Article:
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Does anyone know what changing this does over all? If it is so important to smooth operation why would it be set so high coming from the factory? Also, does this change noticeably impact fuel consumption?

Those are the questions that have kept me from doing this...so if anyone actually knows the answer(s) I'd love to hear them.

TIA
 

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The TPS (throttle position sensor) senses the position of the throttle (duh), and at a certain throttle position, tells the fuel injection computer to inject more fuel. Setting it to a lower position really helps make the bike a lot smoother and easier to ride in lower rpms. I have no problem riding at 2000 rpm in most gears, where before I couldn't let it drop below 3200 or so without getting really jerky and hesitant.

Why is it set that way from the factory? emissions is my guess. who knows?

does it impact fuel consumption? not at all that I've noticed. just checked mine last fillup, was 50.9 mpg. As I understand it, it wont affect how much fuel is injected per se, it just affects what throttle position the injectors start injecting more.

easy, cheap, and will make every single ride more pleasureable. what are ya waiting for?
 

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I just did mine and it worked fine. If you are thinking of doing this, I'd recommend it, given what I currently know. I would also add a couple suggestions.

a--Plug you are looking for LOOKS black, due to large rubber cover over it. It lives under or outboard of subframe, at least on my bike, and has just enough wire to make it sort of accessible. Top of rubber cover says up and you can see the 6 wires connected to the back.

b--When you are moving TPS around, try leaving Torx bolts snug and rotate unit around bottom bolt by inserting small screwdriver into oval gap on either side of top bolt. Use the "old car points adjustment" method of tweaking screwdriver back and forth to make incremental adjustment.

c--Replace Torx bolts with other metric hardware. I didn't this time, but will next time. If I ever have to dick around with it out on the road, it will be far easier to deal with a hex head bolt.

Those things said, I plan on looking into two things.

1) What rpm does Suzuki suggest setting it at? Factory manual I have mentions very little about it. "If TPS needs adjustment, do this...", but it doesn't give a number.

2) When we make this change, does it slide entire FI map down (say from 3000 to 1450rpm) and alter the relative position of the entire fuel map OR does it simply lower the point that the minimum amount of fuel is added? Also not mentioned in manual.

I've adjusted on the faith that everyone else's bike hasn't blown yet, but my curious mind would love to know some facts about how it operates, rather than just what works.

Rides like a bike now, not a light switch. That's good.
 

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I just printed all the info out! Wish me luck Chief! I am going in!!!!!! (This weekend!) I will post here when done.
 

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I did it last night and it took about 15 minutes. Throttle control is much smoother. I have a lot more confidence giving her a little gas mid-corner. :)
 

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2wheelsrbest said:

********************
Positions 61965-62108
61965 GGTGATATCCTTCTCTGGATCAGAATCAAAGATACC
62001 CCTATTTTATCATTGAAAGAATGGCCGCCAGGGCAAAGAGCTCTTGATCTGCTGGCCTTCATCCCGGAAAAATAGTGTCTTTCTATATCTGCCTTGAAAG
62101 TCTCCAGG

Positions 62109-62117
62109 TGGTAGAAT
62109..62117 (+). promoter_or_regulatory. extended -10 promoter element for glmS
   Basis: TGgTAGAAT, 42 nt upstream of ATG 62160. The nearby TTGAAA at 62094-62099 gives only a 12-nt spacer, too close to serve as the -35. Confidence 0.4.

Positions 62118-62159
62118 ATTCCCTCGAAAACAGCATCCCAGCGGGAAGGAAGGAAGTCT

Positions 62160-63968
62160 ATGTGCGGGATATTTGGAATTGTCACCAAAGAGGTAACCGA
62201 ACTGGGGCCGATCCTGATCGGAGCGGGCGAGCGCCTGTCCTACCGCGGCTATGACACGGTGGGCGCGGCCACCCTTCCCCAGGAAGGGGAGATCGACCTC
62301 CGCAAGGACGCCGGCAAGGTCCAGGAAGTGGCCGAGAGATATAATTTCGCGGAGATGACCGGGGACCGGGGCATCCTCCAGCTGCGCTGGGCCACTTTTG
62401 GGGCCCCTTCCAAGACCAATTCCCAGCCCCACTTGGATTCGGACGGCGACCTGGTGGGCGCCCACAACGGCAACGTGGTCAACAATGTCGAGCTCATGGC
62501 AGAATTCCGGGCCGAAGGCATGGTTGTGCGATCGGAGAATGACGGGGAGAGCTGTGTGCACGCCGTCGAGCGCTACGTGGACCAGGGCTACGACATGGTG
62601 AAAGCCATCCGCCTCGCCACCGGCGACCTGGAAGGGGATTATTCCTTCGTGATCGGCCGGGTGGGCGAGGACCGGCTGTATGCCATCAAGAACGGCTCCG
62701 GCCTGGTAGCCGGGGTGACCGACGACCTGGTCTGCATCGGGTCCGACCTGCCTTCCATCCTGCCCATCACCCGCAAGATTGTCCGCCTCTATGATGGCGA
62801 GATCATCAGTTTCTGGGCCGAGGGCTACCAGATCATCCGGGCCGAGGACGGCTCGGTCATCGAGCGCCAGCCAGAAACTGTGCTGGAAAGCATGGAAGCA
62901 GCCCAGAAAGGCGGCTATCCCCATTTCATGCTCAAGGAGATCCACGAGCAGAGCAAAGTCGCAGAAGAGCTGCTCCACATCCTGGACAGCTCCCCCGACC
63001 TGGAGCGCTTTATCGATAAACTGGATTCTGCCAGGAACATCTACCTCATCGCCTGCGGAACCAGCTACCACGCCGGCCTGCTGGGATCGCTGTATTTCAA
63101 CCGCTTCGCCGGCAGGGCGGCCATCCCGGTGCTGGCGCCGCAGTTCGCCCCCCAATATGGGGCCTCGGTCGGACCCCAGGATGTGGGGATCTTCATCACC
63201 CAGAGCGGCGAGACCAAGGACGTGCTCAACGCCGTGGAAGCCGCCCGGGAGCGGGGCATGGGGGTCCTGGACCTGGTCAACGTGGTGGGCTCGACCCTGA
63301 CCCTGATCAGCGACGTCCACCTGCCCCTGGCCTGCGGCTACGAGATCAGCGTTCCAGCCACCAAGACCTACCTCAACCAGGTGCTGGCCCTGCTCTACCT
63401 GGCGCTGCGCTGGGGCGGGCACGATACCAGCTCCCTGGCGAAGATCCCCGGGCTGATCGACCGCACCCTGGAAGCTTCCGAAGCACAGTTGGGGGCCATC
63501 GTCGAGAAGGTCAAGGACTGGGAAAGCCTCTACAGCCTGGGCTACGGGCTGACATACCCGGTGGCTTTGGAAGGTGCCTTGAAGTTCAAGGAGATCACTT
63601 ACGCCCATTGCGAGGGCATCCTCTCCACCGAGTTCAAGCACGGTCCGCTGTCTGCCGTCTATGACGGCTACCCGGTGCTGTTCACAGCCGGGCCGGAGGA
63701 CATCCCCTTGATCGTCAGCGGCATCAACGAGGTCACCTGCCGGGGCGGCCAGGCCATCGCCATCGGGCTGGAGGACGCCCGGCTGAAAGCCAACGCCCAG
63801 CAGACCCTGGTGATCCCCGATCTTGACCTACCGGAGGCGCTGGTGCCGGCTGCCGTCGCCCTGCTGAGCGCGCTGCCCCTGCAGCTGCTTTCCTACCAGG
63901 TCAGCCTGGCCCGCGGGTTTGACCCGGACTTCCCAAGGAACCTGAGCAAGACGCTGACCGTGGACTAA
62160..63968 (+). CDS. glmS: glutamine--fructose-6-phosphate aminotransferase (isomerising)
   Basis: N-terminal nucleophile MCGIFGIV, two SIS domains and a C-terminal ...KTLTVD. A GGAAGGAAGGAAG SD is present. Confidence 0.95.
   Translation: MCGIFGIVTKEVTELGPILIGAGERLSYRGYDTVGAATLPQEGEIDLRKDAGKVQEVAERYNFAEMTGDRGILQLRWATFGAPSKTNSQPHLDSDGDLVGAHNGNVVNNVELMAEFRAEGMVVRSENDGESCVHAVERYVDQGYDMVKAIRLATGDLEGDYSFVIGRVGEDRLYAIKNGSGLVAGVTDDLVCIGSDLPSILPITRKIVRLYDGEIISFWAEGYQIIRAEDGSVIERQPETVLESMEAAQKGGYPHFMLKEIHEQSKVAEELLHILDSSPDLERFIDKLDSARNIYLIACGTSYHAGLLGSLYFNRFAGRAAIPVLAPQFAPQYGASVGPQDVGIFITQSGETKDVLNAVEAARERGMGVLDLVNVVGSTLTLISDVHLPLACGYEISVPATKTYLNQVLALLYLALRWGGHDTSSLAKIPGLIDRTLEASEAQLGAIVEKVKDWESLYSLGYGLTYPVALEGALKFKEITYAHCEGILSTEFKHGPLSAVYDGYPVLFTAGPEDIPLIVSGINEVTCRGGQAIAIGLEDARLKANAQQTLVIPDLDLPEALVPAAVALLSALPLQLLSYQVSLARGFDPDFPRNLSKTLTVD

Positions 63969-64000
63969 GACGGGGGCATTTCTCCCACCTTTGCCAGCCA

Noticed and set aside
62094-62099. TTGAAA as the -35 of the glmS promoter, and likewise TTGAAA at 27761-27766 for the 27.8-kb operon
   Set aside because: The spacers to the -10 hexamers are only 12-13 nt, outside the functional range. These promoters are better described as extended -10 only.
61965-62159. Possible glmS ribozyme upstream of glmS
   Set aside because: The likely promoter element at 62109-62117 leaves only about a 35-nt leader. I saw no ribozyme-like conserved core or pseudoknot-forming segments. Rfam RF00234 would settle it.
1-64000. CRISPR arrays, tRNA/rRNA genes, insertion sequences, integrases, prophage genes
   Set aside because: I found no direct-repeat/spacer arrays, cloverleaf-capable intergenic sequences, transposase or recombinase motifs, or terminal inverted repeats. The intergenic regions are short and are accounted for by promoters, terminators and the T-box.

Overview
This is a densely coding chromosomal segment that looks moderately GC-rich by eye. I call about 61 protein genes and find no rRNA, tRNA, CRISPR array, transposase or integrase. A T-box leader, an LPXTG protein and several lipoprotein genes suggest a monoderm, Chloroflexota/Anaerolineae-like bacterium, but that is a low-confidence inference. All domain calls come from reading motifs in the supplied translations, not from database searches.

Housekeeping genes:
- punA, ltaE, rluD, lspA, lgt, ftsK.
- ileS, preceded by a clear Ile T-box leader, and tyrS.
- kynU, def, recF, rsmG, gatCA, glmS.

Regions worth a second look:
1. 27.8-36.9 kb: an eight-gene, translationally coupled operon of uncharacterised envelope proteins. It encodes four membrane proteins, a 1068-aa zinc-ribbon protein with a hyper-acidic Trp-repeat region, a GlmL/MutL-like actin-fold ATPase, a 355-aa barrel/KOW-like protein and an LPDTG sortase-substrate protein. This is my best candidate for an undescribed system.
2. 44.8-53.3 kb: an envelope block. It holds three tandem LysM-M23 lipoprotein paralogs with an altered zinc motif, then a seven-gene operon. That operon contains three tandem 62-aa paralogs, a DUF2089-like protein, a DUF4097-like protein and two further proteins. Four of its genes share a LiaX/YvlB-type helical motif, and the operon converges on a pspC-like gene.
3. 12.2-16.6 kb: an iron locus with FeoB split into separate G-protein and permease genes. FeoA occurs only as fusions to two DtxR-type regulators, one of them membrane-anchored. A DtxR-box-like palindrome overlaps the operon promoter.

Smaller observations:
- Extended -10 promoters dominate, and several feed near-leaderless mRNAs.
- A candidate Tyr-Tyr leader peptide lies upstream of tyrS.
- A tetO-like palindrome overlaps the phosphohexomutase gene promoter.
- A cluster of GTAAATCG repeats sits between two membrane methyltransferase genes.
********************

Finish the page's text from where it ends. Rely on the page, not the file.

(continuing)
2)  When we make this change, does it slide entire FI map down (say from 3000 to 1450rpm) and alter the relative position of the entire fuel map OR does it simply lower the point that the minimum amount of fuel is added?  Also not mentioned in manual.

I've adjusted on the faith that everyone else's bike hasn't blown yet, but my curious mind would love to know some facts about how it operates, rather than just what works.

Rides like a bike now, not a light switch.  That's good.
This is from the Haynes Basic Techbook:

The TPS is used to provide information regarding engine load (amount of throttle opening) and rate of change of load (how quickly the throttle is being opened or closed). ...On machines with fuel injection, it is fitted to the throttle bodies and the information it provides is used to determine fuelling requirements, giving it a dual role.

The sensor is a small unit which acts as a variable resistor and is keyed to one end of the throttle shaft. As the throttle is turned from fully closed to fully open, the resistance of the sensor changes, which means that a voltage supplied across it will also change. The ignition control unit or engine management system constantly reads changes and rates of change in either the resistance or the voltage, and compares each reading to those before it to determine exactly how the throttle is being used, enabling it to use the information to determine engine load (along with other factors). This information is compared with the information stored in the ROM and matached to pre-programmed timing advance settings. On fuel injected motorcycles, the information is also used to vary the amount of fuel being injected.
 

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Excellent info. Another reason I am let down by the factory manual...

One more thing I thought of to add to the Make It Easy list is the "dealer tool" I made. I had no luck with multi-strand wire as suggested, so I found a small paperclip. I cut one 180degree bend section off clip and trimmed so that it had equal length legs. I then wrapped tape around the bend and bulk of the legs, leaving only two small leads sticking out. This was very easy to push into the connector and would not short out like plain old paperclip could.